Journal of Clinical Ophthalmology

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Research Article - Journal of Clinical Ophthalmology (2020) Volume 4, Issue 2

Dried bone allograft and orbital fracture reconstruction

Nguyen Thi Phuong1, Le Trong Cuong1, Tran Hong Nhung1*, Ha Thi Thu Ha2, Mai Quoc Tung1, Peter McCluskey3, Pham Trong Van1,2

1Hanoi Medical University, Hanoi, Vietnam

2Vietnam National Institute of Ophthalmology, Hanoi, Vietnam

3The University of Sydney, Sydney, Australia

Corresponding Author:
Dr. Tran Hong Nhung
Hanoi Medical University
E-mail: [email protected]

Accepted date: May 27, 2020

Citation: Phuong NT, Cuong LT, Nhung TH, et al. Dried bone allograft and orbital fracture reconstruction. J Clin Ophthalmol 2020;4(2): 239-242.

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Orbital fracture is a common eye injury related to increasing incidence of accidents. Indications for surgical intervention include: enophthalmos, diplopia and compromised cosmetic appearance. Orbital reconstruction procedure requires bone defect exposure and typically repairs with an implant such as: silicone sheet, Medpore, Titan mesh, bony allograft and other biomaterials. Dried bone grafts can be safe in terms of sterility, immunity and stability. In this report, we review 17 cases of orbital fractures repaired with dried bone implants. Postoperative outcomes were good with increased orbital volume and reduced diplopia. CT scans confirmed long term implant integration into recipients’ orbit. Dried bone graft allografts should be considered as a safe and inexpensive effective material for orbital fracture reconstruction.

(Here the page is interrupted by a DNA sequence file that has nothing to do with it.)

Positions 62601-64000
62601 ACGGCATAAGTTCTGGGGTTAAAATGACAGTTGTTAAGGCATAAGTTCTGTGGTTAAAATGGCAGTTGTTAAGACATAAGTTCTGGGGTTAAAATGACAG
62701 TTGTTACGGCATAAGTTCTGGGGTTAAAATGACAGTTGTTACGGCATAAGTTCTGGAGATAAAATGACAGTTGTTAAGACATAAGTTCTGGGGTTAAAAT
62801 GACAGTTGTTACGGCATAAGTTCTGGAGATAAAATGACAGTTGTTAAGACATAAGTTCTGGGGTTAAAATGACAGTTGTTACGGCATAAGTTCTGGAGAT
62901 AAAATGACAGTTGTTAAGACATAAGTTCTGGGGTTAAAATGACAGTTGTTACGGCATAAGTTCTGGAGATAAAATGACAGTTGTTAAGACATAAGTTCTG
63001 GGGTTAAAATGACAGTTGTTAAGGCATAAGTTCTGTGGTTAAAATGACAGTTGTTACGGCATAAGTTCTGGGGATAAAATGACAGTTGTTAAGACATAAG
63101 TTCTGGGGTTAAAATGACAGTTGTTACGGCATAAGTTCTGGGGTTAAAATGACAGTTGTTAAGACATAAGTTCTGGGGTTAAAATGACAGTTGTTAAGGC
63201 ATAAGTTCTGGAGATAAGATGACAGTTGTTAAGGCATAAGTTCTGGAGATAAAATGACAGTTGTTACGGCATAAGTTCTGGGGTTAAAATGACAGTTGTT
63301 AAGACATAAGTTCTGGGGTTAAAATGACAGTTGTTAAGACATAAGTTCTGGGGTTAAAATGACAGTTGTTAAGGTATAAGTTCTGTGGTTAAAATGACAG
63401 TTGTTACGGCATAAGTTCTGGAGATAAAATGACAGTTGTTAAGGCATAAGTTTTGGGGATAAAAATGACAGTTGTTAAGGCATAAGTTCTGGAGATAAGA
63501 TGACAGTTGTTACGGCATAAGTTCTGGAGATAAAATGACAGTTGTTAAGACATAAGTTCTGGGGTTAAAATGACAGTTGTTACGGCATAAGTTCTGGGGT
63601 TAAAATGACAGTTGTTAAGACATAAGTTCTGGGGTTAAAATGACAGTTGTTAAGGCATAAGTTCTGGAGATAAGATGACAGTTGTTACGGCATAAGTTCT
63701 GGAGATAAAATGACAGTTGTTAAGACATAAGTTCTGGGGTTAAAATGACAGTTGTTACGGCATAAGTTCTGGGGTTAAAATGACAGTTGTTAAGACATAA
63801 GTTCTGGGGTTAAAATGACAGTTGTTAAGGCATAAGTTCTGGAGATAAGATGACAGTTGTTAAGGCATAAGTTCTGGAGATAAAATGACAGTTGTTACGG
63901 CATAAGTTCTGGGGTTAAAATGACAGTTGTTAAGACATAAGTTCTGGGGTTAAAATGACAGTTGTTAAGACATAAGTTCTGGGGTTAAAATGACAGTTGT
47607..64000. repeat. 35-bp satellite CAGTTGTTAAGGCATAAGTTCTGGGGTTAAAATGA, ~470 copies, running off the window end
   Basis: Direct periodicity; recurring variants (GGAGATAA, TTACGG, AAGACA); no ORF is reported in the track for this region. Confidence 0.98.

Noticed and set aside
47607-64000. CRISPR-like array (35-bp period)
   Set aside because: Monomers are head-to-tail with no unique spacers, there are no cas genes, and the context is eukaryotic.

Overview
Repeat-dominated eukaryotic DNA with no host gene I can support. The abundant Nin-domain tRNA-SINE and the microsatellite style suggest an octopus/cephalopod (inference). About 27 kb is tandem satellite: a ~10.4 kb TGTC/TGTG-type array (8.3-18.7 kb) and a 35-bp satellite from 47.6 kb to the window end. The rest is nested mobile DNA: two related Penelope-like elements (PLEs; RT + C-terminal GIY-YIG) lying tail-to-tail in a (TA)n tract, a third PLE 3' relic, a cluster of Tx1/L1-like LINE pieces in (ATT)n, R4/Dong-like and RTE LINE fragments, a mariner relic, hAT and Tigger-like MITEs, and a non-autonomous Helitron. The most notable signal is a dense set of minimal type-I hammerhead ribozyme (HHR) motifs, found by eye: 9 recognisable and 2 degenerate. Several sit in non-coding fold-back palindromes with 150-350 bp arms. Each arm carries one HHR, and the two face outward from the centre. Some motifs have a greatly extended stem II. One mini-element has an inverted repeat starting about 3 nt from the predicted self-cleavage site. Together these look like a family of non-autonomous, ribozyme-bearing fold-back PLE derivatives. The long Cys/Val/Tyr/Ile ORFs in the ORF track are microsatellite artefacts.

Orbital fracture reconstruction, Dried bone allograft


Orbital fracture is a common orbital injury that requires specific management as it can be a threat to vision, cause of diplopia and compromised cosmetic appearance. Orbital fractures are widely referred to as “blow-out” fractures [1-4]. However, they do not always involve only floor fractures and may be combined with other fractures such as: medial wall, zygomatico-maxillary complex (ZMC) and Le Fort facial fractures [5]. Muscular and intermuscular membrane tissue are trapped into fracture site, causing traction and even limitation to eye movement with consequent diplopia or double vision. Orbital enlargement leads to sunken eye (enophthalmos) and/or downward displaced eye (hypoglobus).

Surgery is usually indicated for orbital fractures resulting in significant enophthalmos and diplopia that fails to resolve and significant trapping of orbital structures within the fracture. Management for such fractures is individualized and depends upon surgical issues such as: timing, approach and requirement for implants [5].